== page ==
The lawyer can then open a bank account for you. Following this the lawyer will start the usual searches. Is the property owned by the seller ? Is the property registered at the Land Registry ? Are all the taxes paid on the property ? Are there any outstanding utility bills ? Does the property have an energy certificate ? Are the plans registered at the Government building ? Is the property legal to the latest Greek Law ?
  3. At this point the Engineer or Architect will enter the fray. The Engineer will usually be appointed by the Estate Agent but if you carried out the original advice you may already know a good engineer. His job is to inspect the house for any defficiencies, ensure the energy certificate is in place, ensure the property is as the plans suggest and that no illegal buildings are on the property. He will also inspect any vertical or horizontal separations that may be required. More of this later. His signature is also required to be notarised on the completion documents. It is worth asking the question of him, " Do the plans accurately reflect the actual property in position and size ? and have this in writing as your property taxation will depend on this and if it doesn't then you may be faced with a large expense when you want to sell.
  4. The next person you need to appoint if you haven't already got one is a good accountant. I use the word " good " advisedly. I would advise that you speak to any Greek friends for advice on appointing an accountant, rather then the expat community who will usually have the same accountant. Do not under any circumstances allow the accountant to show a reduced purchase price on the Government taxation papers. More on this later. The accountant will get a Greek Tax number for you and your spouse if joint ownership which you need to own a house.
  5. It may be worth at this point to visit the property again and agree with the seller or the seller's agent in writing to correct any cosmetic defects that you may notice and to run through with him the operation of the property. I have always left an operating and maintenance manual for my new owners.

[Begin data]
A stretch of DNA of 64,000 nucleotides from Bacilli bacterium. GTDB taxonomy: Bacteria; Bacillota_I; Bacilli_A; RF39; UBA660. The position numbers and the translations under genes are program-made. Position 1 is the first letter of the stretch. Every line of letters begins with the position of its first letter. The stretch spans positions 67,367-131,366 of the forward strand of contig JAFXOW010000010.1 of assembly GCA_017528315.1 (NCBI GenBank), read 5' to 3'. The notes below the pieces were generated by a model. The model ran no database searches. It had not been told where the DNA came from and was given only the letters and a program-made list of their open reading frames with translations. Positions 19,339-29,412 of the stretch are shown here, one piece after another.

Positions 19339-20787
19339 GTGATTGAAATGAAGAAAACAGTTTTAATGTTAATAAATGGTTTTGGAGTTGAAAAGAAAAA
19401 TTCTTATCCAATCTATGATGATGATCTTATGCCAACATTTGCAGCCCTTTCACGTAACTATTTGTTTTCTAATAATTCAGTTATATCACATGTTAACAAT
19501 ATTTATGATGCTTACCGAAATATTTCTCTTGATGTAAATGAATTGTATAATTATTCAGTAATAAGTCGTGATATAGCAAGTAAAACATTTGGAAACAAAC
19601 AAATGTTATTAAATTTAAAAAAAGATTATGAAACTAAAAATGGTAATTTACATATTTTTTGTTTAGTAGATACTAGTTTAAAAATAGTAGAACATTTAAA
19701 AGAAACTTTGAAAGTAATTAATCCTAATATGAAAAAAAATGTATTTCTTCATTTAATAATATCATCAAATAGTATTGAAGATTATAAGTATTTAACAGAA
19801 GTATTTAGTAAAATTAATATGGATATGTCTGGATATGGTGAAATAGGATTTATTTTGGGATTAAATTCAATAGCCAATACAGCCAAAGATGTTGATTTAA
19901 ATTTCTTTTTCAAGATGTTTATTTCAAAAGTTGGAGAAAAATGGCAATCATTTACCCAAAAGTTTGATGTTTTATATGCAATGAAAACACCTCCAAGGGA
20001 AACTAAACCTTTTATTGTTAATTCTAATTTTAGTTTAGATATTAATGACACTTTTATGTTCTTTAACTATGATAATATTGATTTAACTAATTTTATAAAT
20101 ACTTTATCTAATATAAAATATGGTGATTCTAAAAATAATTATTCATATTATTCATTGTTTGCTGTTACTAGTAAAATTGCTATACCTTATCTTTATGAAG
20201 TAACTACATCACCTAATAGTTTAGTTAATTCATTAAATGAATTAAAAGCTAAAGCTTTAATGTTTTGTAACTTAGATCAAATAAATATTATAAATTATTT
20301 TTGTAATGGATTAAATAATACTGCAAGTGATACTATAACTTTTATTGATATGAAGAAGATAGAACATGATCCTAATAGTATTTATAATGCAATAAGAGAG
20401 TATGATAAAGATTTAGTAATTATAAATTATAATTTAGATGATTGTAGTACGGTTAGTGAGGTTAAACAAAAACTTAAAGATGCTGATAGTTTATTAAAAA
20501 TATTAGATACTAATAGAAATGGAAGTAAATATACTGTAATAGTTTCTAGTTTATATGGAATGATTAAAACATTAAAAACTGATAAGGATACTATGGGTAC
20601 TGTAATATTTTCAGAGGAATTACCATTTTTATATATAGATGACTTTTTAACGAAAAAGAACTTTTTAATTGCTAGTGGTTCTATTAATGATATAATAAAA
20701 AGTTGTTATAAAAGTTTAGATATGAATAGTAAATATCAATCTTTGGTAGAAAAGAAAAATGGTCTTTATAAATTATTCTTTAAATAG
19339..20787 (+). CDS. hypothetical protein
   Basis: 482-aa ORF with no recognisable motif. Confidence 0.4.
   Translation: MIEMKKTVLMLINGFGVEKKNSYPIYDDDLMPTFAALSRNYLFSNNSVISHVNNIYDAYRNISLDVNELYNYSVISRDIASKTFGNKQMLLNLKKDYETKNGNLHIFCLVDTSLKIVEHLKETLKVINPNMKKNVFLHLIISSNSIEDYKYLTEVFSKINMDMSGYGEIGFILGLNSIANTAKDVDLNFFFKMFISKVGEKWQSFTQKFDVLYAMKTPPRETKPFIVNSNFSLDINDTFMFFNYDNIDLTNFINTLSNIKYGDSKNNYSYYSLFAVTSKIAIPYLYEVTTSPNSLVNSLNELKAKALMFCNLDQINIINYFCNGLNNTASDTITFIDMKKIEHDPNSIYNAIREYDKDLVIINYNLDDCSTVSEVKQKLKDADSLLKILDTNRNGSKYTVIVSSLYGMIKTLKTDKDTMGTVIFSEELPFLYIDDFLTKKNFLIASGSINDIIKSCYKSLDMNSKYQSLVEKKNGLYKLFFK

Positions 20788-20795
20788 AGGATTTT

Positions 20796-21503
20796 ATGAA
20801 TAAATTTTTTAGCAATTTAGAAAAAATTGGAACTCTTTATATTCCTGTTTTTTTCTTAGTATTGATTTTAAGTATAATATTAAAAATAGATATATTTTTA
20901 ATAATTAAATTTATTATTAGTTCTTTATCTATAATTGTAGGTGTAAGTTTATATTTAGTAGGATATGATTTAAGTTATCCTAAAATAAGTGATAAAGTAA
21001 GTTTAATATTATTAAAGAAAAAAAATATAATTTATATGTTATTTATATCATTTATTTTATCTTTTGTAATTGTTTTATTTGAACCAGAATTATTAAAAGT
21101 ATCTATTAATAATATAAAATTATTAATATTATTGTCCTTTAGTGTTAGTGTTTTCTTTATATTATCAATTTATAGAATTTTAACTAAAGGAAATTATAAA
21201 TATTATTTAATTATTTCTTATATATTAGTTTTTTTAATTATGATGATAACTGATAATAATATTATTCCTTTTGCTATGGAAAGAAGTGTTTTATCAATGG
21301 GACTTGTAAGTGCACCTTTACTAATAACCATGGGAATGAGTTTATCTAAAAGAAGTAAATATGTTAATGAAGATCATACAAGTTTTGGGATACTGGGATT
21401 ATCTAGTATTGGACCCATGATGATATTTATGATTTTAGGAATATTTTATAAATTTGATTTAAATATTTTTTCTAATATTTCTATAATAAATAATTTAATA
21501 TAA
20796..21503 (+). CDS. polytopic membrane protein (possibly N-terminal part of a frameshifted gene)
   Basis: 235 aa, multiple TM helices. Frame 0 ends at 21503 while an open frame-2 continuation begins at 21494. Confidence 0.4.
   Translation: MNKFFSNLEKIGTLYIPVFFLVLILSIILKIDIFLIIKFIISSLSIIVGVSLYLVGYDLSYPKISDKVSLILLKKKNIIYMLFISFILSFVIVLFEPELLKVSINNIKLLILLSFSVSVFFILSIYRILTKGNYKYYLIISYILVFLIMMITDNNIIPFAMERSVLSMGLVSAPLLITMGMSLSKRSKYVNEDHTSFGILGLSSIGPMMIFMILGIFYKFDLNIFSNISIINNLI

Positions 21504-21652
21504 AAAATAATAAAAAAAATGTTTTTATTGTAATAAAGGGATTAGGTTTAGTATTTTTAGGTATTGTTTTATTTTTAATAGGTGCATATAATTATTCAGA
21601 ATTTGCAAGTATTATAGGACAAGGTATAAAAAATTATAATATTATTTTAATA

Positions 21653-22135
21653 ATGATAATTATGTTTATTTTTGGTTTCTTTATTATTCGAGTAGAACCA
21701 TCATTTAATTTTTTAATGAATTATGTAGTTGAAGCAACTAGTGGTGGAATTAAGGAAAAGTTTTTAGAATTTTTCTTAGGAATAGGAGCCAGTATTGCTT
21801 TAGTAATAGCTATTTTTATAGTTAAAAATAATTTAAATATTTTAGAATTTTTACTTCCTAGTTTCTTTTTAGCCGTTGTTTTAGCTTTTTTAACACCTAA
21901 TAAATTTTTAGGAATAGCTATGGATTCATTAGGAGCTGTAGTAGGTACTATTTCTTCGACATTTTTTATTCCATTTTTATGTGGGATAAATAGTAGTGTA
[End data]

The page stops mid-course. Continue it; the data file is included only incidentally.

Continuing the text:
6. If your property is in an area where any part of Souda Bay can be seen from the property, you may be investigated for military clearance as this is a sensitive area both for Greeks and NATO.
  7. Try to get the builder or the Agent to arrange for all the utilities to be in place when you move in. 
  8. OK, all is in place, the lawyer has stated in writing ( always conduct everything in writing, email is OK ) that the property is as it should be and the engineer is happy and you are armed with your new Greek bank account, the next thing to do is pay the deposit to secure the sale. This will be done under a Precontract drawn up by the two lawyers. This is nearly always 10% of the purchase price. Beware, this is, in nearly every instance, a non returnable deposit, unlike in the UK where you can claim it back if something goes awry. You will need an extremely good reason to reclaim your deposit. You will pay this to your lawyer who will then pay the seller's lawyer or you may be able to pay direct to the seller's lawyer. Make sure you get a receipt.
  9. Fees and taxes are nearly always about 10% of the full purchase price. If they are more than this then it may be worth your while to investigate why. Don't forget to add this to the purchase price.
  10. You will be given a date for completion when the final monies are handed over and you are given the keys. Your lawyer will deduct the fees amount from the monies to pay all the taxes and outstanding fees and pay the rest to the seller. You are now the proud owner of your house on Crete.
  11. Important : Get your Accountant to ensure that there is no outstanding EOKA tax ( Insurance tax ) on the building. Do not take either the builders nor the estate agents word on this.

 

Correct at time of writing May 2019